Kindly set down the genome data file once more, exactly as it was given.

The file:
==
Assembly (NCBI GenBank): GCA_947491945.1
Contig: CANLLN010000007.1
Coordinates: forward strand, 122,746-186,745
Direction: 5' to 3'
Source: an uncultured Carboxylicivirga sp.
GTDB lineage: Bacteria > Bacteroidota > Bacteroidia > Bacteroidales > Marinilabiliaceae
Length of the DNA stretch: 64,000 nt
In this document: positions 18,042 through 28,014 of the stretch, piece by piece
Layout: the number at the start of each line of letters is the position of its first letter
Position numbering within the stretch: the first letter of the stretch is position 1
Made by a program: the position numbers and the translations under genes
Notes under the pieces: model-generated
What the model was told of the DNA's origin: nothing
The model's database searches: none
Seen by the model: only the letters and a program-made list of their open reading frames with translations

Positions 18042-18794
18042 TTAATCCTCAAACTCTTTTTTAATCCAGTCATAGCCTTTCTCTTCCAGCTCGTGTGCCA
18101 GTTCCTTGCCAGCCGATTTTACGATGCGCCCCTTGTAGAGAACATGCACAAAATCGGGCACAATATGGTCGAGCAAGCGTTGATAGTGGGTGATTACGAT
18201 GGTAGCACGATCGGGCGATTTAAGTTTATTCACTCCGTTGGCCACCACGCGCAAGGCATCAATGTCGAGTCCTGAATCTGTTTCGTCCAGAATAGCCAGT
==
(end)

Assembly (NCBI GenBank): GCA_947491945.1
Contig: CANLLN010000007.1
Coordinates: forward strand, 122,746-186,745
Direction: 5' to 3'
Source: an uncultured Carboxylicivirga sp.
GTDB lineage: Bacteria > Bacteroidota > Bacteroidia > Bacteroidales > Marinilabiliaceae
Length of the DNA stretch: 64,000 nt
In this document: positions 18,042 through 28,014 of the stretch, piece by piece
Layout: the number at the start of each line of letters is the position of its first letter
Position numbering within the stretch: the first letter of the stretch is position 1
Made by a program: the position numbers and the translations under genes
Notes under the pieces: model-generated
What the model was told of the DNA's origin: nothing
The model's database searches: none
Seen by the model: only the letters and a program-made list of their open reading frames with translations

Positions 18042-18794
18042 TTAATCCTCAAACTCTTTTTTAATCCAGTCATAGCCTTTCTCTTCCAGCTCGTGTGCCA
18101 GTTCCTTGCCAGCCGATTTTACGATGCGCCCCTTGTAGAGAACATGCACAAAATCGGGCACAATATGGTCGAGCAAGCGTTGATAGTGGGTGATTACGAT
18201 GGTAGCACGATCGGGCGATTTAAGTTTATTCACTCCGTTGGCCACCACGCGCAAGGCATCAATGTCGAGTCCTGAATCTGTTTCGTCCAGAATAGCCAGT